Loan flipping

Loan flipping is a scam targeted at homeowners looking to get money back when they refinance a mortgage. This is often referred to as a cash-out refi. Scammers take advantage of this desire to tap the equity in a home to pay for things the homeowner couldn’t otherwise afford.

A cash-out refi in itself isn’t a scam. For some, it’s a smart way to borrow. What is a scam is when a lender, after receiving a few payments, comes back to you with an offer of another refinance, this time to fund a vacation or a new car. The easy money is difficult for some homeowners to turn down.

Many borrowers don’t realize how much they’re paying in fees to refinance. The U.S. Federal Reserve estimates the settlement costs on a typical refi to be 3% to 6% of the loan amount. Loan flippers often charge much more, plus they may quietly roll the settlement costs into the loan to disguise the total charges. Take a day or two to get quotes from several lenders and compare terms.

Loan flipping ultimately leaves you with more debt and more years that you’ll owe on that debt. When the equity finally dries up, you might not be able to afford your higher monthly payments and another refinancing will be impossible. You could be forced to sell your home.

Equity stripping

Equity stripping can occur in several ways, but at its heart is a scam artist who gains ownership of your home, borrows against it or sells it, pockets the proceeds, and disappears. You’re often left with a hefty mortgage balance and no place to live.

A telling sign of equity stripping is a lender that offers more loan than you can afford or that encourages you to pad your income on a loan application. Homeowners with low incomes but a good amount of equity built up are prime targets because they otherwise would have a hard time borrowing. According to the U.S. Federal Trade Commission, a lender that’s pushing a home loan with too-high monthly payments is likely counting on foreclosing on the property when you fall behind.

A variation on equity stripping has a scam artist talking you into selling your home at a discount or signing over the deed, perhaps with a promise of securing better loan terms if your name isn’t on it. The scammer promises to let you stay in the home as a renter until the refinancing is finalized, then you can buy back the home. In reality, the scam artist drains equity by borrowing against the house or selling the house, perhaps after evicting you.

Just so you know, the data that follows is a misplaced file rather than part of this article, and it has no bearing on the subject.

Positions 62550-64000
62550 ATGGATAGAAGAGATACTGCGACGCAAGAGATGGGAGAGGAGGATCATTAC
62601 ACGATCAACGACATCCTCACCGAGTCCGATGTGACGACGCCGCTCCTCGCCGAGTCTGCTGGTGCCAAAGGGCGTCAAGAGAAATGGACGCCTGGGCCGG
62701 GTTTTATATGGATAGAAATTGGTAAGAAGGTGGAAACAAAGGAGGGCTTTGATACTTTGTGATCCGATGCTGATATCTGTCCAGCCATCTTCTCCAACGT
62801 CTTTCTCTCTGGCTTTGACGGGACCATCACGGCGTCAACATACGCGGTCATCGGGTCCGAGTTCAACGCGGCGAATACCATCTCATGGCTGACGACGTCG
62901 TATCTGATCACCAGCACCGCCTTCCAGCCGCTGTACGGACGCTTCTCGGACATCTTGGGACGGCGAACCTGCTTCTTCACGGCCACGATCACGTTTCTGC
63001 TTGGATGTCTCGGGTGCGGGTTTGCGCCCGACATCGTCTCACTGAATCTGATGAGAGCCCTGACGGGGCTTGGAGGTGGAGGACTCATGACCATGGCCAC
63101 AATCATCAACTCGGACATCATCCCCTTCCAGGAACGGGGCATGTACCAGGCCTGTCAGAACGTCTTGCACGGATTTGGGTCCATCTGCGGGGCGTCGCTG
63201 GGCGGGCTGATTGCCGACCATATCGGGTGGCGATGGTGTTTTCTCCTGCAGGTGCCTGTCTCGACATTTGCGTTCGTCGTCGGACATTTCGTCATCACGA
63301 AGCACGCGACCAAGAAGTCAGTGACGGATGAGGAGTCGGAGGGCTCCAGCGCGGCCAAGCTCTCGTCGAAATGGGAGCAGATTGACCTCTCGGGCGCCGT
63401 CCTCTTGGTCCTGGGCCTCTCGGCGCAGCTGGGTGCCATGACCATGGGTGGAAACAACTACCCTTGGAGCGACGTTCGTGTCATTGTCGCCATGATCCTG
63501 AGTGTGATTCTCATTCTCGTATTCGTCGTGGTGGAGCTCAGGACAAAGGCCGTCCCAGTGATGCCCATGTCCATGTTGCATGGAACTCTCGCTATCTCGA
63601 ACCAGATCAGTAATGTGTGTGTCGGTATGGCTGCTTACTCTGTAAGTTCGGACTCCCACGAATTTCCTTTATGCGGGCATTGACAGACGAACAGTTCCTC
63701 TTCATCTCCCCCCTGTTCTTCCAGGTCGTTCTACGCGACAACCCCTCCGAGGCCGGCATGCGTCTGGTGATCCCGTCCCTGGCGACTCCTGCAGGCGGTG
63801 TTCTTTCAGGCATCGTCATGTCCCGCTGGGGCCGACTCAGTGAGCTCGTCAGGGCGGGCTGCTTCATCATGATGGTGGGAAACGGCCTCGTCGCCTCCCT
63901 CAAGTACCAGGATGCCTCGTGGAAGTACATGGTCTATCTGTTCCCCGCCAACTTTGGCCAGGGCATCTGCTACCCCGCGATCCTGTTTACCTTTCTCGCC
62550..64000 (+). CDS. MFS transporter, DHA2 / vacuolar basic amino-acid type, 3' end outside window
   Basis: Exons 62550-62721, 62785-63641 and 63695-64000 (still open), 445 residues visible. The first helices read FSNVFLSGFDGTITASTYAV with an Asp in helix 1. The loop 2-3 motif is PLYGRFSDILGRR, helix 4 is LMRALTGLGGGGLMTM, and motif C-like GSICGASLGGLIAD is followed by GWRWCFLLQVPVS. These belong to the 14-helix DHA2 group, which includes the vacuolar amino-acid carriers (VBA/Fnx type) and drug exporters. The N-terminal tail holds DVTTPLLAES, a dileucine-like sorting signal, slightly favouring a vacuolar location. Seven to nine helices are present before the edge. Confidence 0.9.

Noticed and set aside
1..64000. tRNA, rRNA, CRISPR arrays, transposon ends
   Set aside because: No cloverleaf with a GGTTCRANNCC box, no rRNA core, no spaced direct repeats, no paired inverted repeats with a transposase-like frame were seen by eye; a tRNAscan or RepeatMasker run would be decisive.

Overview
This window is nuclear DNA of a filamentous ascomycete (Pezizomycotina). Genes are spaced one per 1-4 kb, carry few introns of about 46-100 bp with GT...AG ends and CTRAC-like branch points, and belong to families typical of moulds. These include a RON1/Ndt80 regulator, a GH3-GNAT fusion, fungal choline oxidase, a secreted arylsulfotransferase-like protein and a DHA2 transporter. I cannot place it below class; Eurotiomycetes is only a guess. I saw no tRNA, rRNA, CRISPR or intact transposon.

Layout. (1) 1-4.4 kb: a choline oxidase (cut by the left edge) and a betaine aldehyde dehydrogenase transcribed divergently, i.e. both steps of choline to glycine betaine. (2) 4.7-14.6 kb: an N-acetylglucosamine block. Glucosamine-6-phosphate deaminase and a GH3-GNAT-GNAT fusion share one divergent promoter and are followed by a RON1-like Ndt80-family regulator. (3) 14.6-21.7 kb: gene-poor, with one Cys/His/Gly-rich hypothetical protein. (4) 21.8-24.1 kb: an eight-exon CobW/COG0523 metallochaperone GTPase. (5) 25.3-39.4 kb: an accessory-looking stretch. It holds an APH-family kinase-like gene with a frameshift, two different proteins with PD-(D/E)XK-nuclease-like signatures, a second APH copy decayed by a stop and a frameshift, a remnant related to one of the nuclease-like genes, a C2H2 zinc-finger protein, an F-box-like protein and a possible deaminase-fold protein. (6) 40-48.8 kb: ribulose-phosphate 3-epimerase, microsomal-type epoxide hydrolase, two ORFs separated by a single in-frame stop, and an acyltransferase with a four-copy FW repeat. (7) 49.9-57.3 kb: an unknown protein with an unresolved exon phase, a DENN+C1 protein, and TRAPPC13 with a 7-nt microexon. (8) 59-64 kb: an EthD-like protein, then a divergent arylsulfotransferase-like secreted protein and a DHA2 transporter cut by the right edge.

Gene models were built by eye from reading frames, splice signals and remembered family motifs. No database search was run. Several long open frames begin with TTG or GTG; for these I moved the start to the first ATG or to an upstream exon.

According to Consumers Union, don’t agree to a home equity loan if you can’t afford it. A good rule of thumb: Your combined home loan payments shouldn’t exceed 28% of your gross income. The nonprofit publisher of Consumer Reports magazine also warns against signing any documents unless you understand them and turning over you property to anyone without first consulting a trusted adviser.

Phantom help

Watch out for unsolicited offers to refinance from companies claiming government affiliations. In particular, don’t be fooled by the use of official-sounding acronyms like “TARP” or official-looking website addresses. Scammers use these to gain your trust. Once they do, they’ll likely try to charge you for access to government assistance. Worse, they might extract enough personal information to commit identity theft.

You never need to pay to find out about legitimate government programs. A housing counselor approved by the U.S. Department of Housing and Urban Development can point you in the right direction. For federal refinancing and loan modification help, check out the Making Home Affordable program.

New disclosure rules make spotting scams easier

Many unscrupulous lenders have relied on confusing paperwork to dupe borrowers into paying excessive upfront fees on loans. Others would pull last-minute rate switches at closing. Still others would disguise prepayment penalties, which can prove costly if you ever try to refinance again or retire a loan early.

Balloon payments, which come due at the end of a loan term, can also catch borrowers off-guard. A lender may offer a low monthly payment on an equity loan, but only because the payment is interest-only. The principal is due in one lump sum. Surprised homeowners must scramble to refinance again, tap other assets, or sell.

Disclosure rules that went into effect Jan. 1, 2010, make spotting these types of deceptions easier. All lenders are required to use redesigned Good Faith Estimate and HUD-1 Settlement Statement forms that clearly disclose key loan terms—including interest rates, prepayment penalties, and balloon payments—and closing costs.

The GFE is an estimate of loan terms and closing costs, while the HUD-1 is a final accounting of terms and costs. The redesigned forms, cross-referenced by line number, must be used for mortgage refinancing and home equity loans (with the exception of home equity lines of credit, or HELOCs). The only fee a lender is allowed to collect to issue a GFE is a charge for a credit report, which averages $37.

If you don’t receive the new forms, don’t do business with the lender. If the estimates on the GFE don’t match the final figures on the HUD-1, ask why. Some, but not all, fees are allowed to increase within a fixed range.